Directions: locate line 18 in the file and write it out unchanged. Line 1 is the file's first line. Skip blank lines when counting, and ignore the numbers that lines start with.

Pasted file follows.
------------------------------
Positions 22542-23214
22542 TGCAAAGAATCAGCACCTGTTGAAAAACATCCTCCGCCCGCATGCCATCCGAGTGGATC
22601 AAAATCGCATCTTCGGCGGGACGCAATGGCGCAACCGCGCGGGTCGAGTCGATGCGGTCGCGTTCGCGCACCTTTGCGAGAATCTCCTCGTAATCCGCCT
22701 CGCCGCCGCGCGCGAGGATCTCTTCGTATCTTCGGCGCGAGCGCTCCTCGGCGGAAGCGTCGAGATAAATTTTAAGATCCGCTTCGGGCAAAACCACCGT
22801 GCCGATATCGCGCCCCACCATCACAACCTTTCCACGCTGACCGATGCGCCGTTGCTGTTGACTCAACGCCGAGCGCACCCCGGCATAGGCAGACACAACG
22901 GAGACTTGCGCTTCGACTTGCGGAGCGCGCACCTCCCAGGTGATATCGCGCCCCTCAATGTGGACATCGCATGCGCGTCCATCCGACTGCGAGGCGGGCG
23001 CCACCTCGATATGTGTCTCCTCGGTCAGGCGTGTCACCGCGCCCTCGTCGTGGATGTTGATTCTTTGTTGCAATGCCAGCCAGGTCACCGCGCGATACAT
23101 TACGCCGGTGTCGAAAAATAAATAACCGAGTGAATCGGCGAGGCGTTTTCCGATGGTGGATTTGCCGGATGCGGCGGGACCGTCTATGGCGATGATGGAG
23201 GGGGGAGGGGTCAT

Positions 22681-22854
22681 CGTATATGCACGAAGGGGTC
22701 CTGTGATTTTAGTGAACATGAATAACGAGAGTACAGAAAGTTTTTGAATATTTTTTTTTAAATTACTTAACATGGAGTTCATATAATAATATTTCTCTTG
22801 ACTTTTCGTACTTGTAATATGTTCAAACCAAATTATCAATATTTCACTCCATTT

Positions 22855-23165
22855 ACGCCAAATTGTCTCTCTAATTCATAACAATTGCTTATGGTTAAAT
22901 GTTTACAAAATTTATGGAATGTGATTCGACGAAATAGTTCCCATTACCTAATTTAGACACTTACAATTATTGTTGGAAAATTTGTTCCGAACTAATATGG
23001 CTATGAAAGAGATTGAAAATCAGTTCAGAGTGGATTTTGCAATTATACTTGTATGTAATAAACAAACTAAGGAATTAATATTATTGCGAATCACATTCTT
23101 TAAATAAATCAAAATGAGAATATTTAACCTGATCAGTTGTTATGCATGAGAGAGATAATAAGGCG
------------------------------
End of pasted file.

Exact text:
23101 TAAATAAATCAAAATGAGAATATTTAACCTGATCAGTTGTTATGCATGAGAGAGATAATAAGGCG